If anyone wants to provide leadership in the church, good! But there are preconditions: A leader must be well-thought-of, committed to his wife, cool and collected, accessible, and hospitable. He must know what he’s talking about, not be over fond of wine, not pushy but gentle, not thin-skinned, not money-hungry.He must handle his own affairs well, attentive to his own children and having their respect. For if someone is unable to handle his own affairs, how can he take care of God’s church? —1 Timothy 3:1-5 (The Message)
“I must grasp life at its depth.”
Richard Foster, in Celebration of Discipline, notes that this world needs less busy people and less intelligent people, but more deep people. Living life deeply requires an awareness of being, and that awareness of being involves the relationships and the communities of which we are part. The foundational community, of which all of us are part, whether biological or adoptive, is the family. The family is where we learn who we are, where we are shaped through life experiences. It’s a cornerstone block of society and culture. However, the basic family structure in our society, is slowly dissolving. The very grass roots of our societal structure are breaking down. And Yes, this break down has even hit the church.
So how do we begin to re-build this all important system of our culture? What do we as members of a community of Christ-followers do in order to reconstruct one of the cornerstone blocks of society? I believe it hinges on becoming deep people within our own families, becoming aware of life in its present form, and taking responsibility for our life experiences. What our culture and churches need are not more people who are brilliant and busy, but more people who are bona fide.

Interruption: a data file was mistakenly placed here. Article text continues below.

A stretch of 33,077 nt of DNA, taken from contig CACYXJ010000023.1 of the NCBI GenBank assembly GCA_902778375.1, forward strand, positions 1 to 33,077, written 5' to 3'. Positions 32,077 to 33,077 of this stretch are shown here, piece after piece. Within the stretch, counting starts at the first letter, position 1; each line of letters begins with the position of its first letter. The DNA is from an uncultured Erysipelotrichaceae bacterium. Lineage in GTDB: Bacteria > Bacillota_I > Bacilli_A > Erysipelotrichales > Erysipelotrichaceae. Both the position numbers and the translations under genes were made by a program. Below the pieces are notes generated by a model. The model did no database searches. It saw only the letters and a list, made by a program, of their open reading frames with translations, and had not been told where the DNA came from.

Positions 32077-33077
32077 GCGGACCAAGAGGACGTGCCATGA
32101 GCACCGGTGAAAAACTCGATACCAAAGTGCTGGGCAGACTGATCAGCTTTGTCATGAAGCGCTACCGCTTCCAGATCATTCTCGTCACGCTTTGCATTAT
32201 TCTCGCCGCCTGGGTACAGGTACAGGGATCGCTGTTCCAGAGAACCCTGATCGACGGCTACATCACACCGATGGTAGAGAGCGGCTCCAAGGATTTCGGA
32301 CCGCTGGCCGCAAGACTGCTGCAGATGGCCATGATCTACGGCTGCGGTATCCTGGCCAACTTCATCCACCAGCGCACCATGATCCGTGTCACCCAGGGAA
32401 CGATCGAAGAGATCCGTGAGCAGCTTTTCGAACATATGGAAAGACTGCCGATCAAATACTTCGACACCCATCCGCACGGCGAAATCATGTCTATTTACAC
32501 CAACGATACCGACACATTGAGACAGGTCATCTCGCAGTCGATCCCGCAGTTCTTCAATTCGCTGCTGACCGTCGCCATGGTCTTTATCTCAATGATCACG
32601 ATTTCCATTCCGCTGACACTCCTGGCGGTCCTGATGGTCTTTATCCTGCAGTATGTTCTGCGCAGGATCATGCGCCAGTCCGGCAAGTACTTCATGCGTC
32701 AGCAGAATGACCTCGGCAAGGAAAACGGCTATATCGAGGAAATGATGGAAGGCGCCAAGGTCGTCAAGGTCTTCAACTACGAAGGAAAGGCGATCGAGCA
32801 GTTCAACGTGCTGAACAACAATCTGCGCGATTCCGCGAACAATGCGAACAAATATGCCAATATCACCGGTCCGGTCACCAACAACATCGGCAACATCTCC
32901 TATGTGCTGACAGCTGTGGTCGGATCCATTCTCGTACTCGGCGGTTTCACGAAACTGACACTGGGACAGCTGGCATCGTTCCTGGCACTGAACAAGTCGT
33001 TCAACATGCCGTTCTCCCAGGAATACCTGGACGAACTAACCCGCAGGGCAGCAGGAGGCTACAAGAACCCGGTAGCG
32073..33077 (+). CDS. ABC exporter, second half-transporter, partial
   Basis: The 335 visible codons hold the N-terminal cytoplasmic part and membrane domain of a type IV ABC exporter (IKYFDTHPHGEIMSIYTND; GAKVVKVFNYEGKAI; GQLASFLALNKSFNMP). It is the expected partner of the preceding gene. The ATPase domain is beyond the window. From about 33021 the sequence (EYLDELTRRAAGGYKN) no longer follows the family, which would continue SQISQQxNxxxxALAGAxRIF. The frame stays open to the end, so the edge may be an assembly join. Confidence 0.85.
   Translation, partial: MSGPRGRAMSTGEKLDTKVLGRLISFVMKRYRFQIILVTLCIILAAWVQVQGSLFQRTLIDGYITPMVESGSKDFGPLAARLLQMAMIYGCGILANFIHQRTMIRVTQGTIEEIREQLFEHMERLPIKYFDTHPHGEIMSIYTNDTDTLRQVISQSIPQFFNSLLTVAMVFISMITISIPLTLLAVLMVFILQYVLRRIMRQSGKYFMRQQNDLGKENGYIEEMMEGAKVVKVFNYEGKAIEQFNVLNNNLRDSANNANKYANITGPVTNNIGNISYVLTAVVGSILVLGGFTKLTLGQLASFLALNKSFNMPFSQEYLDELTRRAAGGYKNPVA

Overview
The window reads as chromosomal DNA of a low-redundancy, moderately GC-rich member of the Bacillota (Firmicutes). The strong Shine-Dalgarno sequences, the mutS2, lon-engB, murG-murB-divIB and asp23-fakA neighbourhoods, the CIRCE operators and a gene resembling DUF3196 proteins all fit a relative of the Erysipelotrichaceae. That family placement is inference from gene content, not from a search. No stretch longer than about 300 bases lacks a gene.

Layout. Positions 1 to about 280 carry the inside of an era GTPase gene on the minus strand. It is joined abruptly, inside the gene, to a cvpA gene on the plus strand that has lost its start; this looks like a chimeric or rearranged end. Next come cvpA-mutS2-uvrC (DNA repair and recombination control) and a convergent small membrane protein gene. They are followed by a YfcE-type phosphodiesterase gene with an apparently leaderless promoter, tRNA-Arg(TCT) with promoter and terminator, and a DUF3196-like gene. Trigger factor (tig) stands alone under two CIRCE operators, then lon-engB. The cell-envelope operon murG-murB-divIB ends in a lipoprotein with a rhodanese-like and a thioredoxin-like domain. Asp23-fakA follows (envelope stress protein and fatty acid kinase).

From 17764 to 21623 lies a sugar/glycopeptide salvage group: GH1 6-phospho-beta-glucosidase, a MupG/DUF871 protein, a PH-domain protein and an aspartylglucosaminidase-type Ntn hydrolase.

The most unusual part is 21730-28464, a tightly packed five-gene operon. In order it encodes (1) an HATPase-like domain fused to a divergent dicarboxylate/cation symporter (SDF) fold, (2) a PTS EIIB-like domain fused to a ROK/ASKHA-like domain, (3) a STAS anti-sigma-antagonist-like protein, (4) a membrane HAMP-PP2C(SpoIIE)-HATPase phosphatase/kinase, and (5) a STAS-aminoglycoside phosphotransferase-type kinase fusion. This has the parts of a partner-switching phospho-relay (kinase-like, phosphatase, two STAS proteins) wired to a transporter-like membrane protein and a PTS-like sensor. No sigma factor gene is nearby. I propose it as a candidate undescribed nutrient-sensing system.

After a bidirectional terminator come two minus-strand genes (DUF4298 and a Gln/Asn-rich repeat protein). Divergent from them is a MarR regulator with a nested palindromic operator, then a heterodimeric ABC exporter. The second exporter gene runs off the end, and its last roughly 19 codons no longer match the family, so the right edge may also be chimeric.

For some time now I have been reflecting on Rembrandt’s painting, The Return of the Prodigal. If you observe the painting, you will understand the compulsion to want to see yourself as the prodigal. You know what I mean; the rebellious son who has wasted away everything good his father had given him, now hesitantly returning home to find himself loved again with the unconditional love of the forgiving father. Unfortunately, I tend to find myself like the older brother more times than not. In The Return of the Prodigal, Henri Nouwen considered this point when he wrote,
“It is hard for me to concede that this bitter, resentful, angry man might be closer to me in a spiritual way than the younger lustful brother. Yet the more I think about the elder son, the more I recognize myself in him.”
How I would rather see myself as the son that came to his senses, than the proud son who fails to recognize his own sin. There is much to learn from this painting, just as there is much to learn from one’s own relationships within the family. Throughout my newly discovered journey of wondering and perceiving Rembrandt’s rendition of The Return of the Prodigal, I have come to one important conclusion—this work of art is a family portrait. It is a portrait of every family that has ever existed, or ever will exist. In this family there is dysfunction and stability; pain, and healing. There are broken relationships and forgiveness; unconditional love and pride.
Finally what I see in this picture are God-created people, embracing their sin-bent defaults. What I have discovered along the way, and what I am continuing to discover is simply this: my family relationships are worth my digging into my belief systems in order to uncover the positive and negative meanings I have created around my relationships to other people. This family portrait describes your family as well as it describes mine.
Next: Slow Down- Running Together